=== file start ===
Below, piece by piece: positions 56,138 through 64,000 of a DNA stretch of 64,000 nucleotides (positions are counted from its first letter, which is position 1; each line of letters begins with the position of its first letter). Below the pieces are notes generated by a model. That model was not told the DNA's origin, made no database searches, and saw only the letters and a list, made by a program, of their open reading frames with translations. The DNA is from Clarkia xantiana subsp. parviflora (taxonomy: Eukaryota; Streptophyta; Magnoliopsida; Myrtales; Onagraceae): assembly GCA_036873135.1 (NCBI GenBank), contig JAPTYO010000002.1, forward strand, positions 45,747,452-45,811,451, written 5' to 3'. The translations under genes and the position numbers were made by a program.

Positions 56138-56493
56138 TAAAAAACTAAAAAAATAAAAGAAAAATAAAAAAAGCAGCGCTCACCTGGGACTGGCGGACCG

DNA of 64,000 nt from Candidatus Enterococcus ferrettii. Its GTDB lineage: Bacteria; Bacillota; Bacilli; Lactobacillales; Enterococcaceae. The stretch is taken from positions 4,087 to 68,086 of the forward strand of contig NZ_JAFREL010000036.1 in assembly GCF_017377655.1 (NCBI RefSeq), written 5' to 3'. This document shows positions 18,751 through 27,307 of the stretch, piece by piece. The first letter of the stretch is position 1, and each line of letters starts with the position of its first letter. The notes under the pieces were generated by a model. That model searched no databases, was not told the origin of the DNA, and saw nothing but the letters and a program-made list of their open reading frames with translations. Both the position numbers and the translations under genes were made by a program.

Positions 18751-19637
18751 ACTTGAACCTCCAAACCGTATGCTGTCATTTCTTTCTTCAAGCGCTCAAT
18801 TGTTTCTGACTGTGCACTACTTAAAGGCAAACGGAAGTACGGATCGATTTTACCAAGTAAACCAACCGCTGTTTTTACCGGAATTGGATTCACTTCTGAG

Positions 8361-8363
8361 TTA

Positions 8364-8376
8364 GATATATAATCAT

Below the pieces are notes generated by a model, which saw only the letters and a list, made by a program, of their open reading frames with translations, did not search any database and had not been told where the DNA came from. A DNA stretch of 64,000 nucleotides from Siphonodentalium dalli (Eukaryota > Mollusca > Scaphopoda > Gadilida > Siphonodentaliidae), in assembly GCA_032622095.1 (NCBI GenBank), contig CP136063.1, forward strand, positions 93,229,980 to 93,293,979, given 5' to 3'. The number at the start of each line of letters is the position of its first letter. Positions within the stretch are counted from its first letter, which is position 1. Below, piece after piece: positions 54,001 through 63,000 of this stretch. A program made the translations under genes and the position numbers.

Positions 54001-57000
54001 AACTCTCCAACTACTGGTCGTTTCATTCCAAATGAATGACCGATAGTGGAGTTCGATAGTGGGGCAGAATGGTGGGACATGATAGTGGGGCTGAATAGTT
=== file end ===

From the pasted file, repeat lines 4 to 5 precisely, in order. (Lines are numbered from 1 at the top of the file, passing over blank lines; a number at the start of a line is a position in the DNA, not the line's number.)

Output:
DNA of 64,000 nt from Candidatus Enterococcus ferrettii. Its GTDB lineage: Bacteria; Bacillota; Bacilli; Lactobacillales; Enterococcaceae. The stretch is taken from positions 4,087 to 68,086 of the forward strand of contig NZ_JAFREL010000036.1 in assembly GCF_017377655.1 (NCBI RefSeq), written 5' to 3'. This document shows positions 18,751 through 27,307 of the stretch, piece by piece. The first letter of the stretch is position 1, and each line of letters starts with the position of its first letter. The notes under the pieces were generated by a model. That model searched no databases, was not told the origin of the DNA, and saw nothing but the letters and a program-made list of their open reading frames with translations. Both the position numbers and the translations under genes were made by a program.

Positions 18751-19637